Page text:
Review: 'The Wonders' creates a visually rich world between dream and reality

 26 Nov 2015 - 11:36

Review:  'The Wonders' creates a visually rich world between dream and reality
Maria Alexandra Lungu in "The Wonders."


By Ann Hornaday
An otherworldly haze suffuses "The Wonders," a coming-of-age tale that occupies an enticing realm between dream and reality. Written and directed by Italian filmmaker Alice Rohrwacher, this well-acted family drama offers moments of arresting imagery that, finally, can't overcome a frustratingly flimsy story.
A prizewinner at Cannes last year, "The Wonders" represents both the strengths and weaknesses of films that favor wildly imaginative visuals to the detriment of conventional values like structure and fully realized characters. It's a woozy, absorbing journey whose destination is ambiguous by design.
"The Wonders" centers on Gelsomina (Maria Alexandra Lungu), a teenager who lives with her family of beekeepers in the countryside in Tuscany. Led by an eccentric, adamantly off-the-grid patriarch (her parents are played by Sam Louwyck and the filmmaker's sister, Alba), Geso's family lives in an almost feral universe entirely of their own creation, a state of isolation that the curious, capable Geso is beginning to chafe against. When events conspire to let the outside world in, Geso must navigate a tentative, sometimes willful journey between connection and separation familiar to most adolescents, albeit under dramatically heightened circumstances.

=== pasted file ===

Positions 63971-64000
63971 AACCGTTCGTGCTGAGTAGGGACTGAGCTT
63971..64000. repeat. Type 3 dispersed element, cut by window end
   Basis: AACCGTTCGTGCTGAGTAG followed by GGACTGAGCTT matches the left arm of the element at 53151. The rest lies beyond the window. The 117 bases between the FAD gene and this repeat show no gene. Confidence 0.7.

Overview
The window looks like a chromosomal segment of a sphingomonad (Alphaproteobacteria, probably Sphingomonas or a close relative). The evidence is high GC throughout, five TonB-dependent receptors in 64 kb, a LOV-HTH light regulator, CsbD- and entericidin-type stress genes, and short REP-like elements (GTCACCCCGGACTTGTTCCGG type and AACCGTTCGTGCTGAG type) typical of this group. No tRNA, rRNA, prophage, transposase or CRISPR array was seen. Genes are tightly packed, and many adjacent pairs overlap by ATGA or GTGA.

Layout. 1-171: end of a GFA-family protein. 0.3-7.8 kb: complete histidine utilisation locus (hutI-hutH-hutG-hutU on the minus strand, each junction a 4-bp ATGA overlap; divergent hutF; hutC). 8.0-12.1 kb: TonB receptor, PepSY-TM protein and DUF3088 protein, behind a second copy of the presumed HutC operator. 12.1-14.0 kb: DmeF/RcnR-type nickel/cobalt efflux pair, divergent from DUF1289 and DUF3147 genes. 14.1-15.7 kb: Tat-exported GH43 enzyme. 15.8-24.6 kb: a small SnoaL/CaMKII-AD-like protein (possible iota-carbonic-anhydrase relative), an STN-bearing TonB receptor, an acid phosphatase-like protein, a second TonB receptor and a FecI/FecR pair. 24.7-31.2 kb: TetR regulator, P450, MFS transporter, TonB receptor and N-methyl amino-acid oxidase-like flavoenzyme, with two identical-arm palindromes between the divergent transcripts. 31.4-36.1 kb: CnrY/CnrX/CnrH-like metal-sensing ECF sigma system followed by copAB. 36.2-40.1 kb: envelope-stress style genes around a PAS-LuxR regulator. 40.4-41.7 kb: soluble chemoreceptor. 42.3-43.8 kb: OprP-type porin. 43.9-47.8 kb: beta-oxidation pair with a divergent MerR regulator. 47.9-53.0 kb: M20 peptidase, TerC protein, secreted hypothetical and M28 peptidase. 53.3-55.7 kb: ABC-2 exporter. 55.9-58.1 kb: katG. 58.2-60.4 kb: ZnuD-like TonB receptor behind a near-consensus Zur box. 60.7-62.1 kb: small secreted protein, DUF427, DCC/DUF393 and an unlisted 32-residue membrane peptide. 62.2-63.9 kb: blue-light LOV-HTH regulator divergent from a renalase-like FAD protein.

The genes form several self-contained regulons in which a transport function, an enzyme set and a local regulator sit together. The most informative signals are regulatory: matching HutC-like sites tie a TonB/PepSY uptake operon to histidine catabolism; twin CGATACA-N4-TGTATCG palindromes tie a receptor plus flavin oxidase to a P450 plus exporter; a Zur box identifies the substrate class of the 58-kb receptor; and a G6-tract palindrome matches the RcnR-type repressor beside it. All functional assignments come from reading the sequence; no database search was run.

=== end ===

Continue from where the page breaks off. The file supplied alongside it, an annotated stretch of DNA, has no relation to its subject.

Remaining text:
As inspired by Sofia Coppola and Terrence Malick as by Federico Fellini, Rohrwacher does an extraordinary job of inviting viewers into Geso's weird, often wonderfully poetic experience: She creates potent, indelibly lyrical images, such as when the teenage heroine allows a bee to emerge from her mouth and alight on her face, or when the honey operation goes gooily awry across the expanse of a farmhouse floor. First-time actress Lungu delivers a deeply sensitive, sympathetic portrayal of a young woman bravely striking out on her own, even if that means disappointing her proudly artisanal parents.
For all of her rich visual gifts, however, Rohrwacher allows the story to wander, hitting narrative cul de sacs that she ultimately can't convincingly escape. A chance encounter, involving a character played by Monica Bellucci, and its ensuing events feel more schematically convenient than genuinely motivated.
Structurally, "The Wonders" suffers from awkward bulges and sags, especially toward the end. Still, it's a beautiful, richly imagined ride that doesn't end as much as evaporate into a dreamlike puff of smoke.
Two and a half stars. In Italian with subtitles. (110 minutes)
Ratings Guide: Four stars masterpiece, three stars very good, two stars OK, one star poor, no stars waste of time.
The Washington Post